Report on LOST HIGHWAY (dir. David Lynch) - 1996/97 - U.S. release date: 02/27/97
Hitchhiking can be of automatic nature - inevitable so to say. Dick Laurent is dead! - via Intercom in a white neighborhood, Spanish-style, L. A. house. Fred Madison (ID4`s U.S. President Bill Pullman) is being taped with his Betty Page-wife Renée (incredible Patricia Arquette).
Sound, dream, white smoke, Arriflex-only images, off-center shots with sudden close-ups and cuts, and then: the zone - Fred is in between the house.
This is clearly another progress in Lynch`s career - the ultimate experience. Lost Highway mixes elements of former Lynch attractions: The basic setting is Eraserhead-like, the limited characters (in number, not at all in intensity) are similar to Blue Velvet, Twin Peaks-sarcasm is there too like Elephant Man-darkness.
Lost Highway goes far beyond former movies; it combines their most intense parts and finds its climax in the abnormal metamorphosis scene inside the prison cell under guidance of Mr. Hank Rollins himself. This transformation is the crux of the whole movie, it is so out-the-way and weird that even the frame of the plot is cleaner, though very allusive. But this is only one of countless important and fantastic quotes that you have to accept - they can`t be ex-plained away.
I got vision - I`m goin` nuts soon (Mindfield l `89) could be the leitmotif here - the visions are of intense nature and very real. This is an ambivalent and odd story which is interlinked by the modern vampire / devil / death (shocking Robert Blake) - sounds and visions fade when he appears, pretty much like in Twin Peaks. Especially the last Twin Peaks parts after the Laura Palmer story reveal the real Lynch presenting characters such as the giant, the dwarf - the whole scene with the red curtains - the zone. There`s no solution to this story here - Fred is trapped inside of Pete Dayton`s (Balthazar Getty) body - Pete and his affair with the twisted sister, the alter ego of Renée named Alice Wakefield (a blonde Patricia Arquette) and the story concerning his client Mr. Eddy / Dick Laurent (Robert Loggia - don`t you ever tailgate again!) is mysterious. As well as the re-transformation into Fred. However, this has something to do with the frame dealing with faith and betrayal blurred by imagination, dream and vision on a lost highway.
But who cares for the plot - it`s the imagery and sound effects we adore and we feel ultimate fear when sitting there, pain crops up and intensity does the rest.
Red curtains, matches burning, black and white, vampire, Kyle MacLachlan-types, strange dialogues (e.g.: We don`t have a video camera, Fred hates them. - I like to remember things my own way! - What is that supposed to mean? - That`s, how I remember them, not necessarily the way they happened! or What do you do tonight? - Read a book! - Read? Read? Read? What read? You laugh, that`s why I love you. or Thanks for helpin` us out guys. - That`s what we do!) - this movie is strictly ultra and not very funny, except for the police officers (see sample dialogues 1 and 3). Lynch once again offers a great cast, good old Jack Nance has another special appearance. In the end, there`s the highway again - the end (or the second coming?) of a Kafka nightmare filled with classical film noir motifs and reminiscence.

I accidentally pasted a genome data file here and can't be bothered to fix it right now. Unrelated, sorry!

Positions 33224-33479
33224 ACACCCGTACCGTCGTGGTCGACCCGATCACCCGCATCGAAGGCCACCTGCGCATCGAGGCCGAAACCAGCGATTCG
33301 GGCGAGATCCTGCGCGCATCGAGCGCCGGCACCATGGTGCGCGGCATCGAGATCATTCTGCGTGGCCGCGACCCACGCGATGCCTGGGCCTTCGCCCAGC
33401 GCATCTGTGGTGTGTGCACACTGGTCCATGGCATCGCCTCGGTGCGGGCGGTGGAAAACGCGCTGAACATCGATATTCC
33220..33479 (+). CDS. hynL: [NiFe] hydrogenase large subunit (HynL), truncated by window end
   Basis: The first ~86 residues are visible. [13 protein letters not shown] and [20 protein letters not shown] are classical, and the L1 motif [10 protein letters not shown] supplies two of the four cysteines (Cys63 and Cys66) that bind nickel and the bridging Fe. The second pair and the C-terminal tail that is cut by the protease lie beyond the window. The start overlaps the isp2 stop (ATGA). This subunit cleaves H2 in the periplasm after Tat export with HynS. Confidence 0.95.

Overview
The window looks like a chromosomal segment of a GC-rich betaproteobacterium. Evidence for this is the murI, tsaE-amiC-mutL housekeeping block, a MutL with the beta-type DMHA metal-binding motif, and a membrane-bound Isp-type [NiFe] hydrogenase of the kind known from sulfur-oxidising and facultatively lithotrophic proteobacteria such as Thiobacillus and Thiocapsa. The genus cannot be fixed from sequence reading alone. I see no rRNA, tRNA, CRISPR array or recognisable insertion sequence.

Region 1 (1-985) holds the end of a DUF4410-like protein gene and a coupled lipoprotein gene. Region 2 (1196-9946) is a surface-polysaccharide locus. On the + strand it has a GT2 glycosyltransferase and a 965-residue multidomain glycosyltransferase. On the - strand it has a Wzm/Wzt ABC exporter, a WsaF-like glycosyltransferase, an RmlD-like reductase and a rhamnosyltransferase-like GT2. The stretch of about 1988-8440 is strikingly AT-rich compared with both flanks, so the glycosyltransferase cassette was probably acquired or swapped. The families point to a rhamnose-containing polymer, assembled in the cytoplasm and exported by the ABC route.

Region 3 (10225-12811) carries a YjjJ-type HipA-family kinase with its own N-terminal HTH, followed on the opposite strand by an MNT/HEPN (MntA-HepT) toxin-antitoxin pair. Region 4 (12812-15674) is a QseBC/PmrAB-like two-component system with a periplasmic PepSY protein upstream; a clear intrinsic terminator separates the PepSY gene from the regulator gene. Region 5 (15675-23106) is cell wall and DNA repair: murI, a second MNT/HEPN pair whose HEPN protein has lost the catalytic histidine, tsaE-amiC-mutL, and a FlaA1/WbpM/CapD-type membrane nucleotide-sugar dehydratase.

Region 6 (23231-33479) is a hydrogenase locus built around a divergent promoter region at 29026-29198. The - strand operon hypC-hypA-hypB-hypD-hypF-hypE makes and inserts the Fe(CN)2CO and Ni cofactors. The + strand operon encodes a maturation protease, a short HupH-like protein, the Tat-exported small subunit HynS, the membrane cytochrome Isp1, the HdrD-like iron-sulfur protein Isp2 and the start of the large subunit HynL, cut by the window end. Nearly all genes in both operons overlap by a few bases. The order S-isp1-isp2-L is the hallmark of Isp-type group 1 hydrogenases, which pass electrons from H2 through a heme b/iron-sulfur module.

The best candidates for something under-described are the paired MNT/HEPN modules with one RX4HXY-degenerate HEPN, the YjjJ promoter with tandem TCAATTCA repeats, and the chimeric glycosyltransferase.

The tones are grouped in clusters! (PAVEMENT - Blue Hawaiian l `97) - the score lies in the hands of Angelo Badalamenti; together with Lynch`s sounds, he weaves a carpet of mystic atmosphere. The soundtrack was coordinated by Trent Reznor and Barry Adamson - the intro / outro DAVID BOWIE fits the car / highway sequence, another highlight is the THIS MORTAL COIL 1984 Song of the Siren, sung by Liz Fraser (of COCTEAU TWINS fame), functioning as the love (resp. and above all sex) theme. But there`s no greater power achieved than with the RAMMSTEIN (named after the famous U.S. Airbase - here with a double "m" like in German "rammen" meaning "to ram" - in Germany`s Rhineland-Palatinate where an airshow disaster happened about 10 years ago with lots of people killed) explosion during Pete`s hotel dream experience. This rather disputed German band from East-Berlin set the tone here. A little bit on the same level as the Slovenian artists LAIBACH, they use standart Electro-Industrial Power Rock riffs (the ones we like about PANTERA, DIE KRUPPS, MINISTRY or NINE INCH NAILS) to convey a sort of Teutonic energy. RAMMSTEIN are bad as they wanna be, but they are quite cool and funny (especially live), they mock being Germans by citing Richard Wagner and by rolling thei r`s. Lynch mede their acquaintance via Reznor to observe this fact and so presents their songs (or rather the most useful parts of them) right at another climax of his movie - just for effect`s sake (remember POWERMAD`S Slaughterhouse in Wild at Heart?).
This climax is in the form of a classical literature initiation quest experienced by Pete / Fred: From innocence through experience (via rain, thunder, storm, night, wind, desert) to maturity or clarity. The setting isn`t that familiar Lynch-type small town, but L.A.: The place, the light and feel - all these things come with the knowledge that you are looking for things to flesh out your ideas, make them more right. For me, L.A. was the right place, says Lynch in an interview. Nobody gives explanations - a 21st-century noir, that`s what it is / so don`t hitchhike, if you do - buckle up - it`s the law! You have been warned!
- starts Feb. 27th (started exclusively in France and Luxembourg in January before its worldwide release because of a French distribution company - a novelty!)
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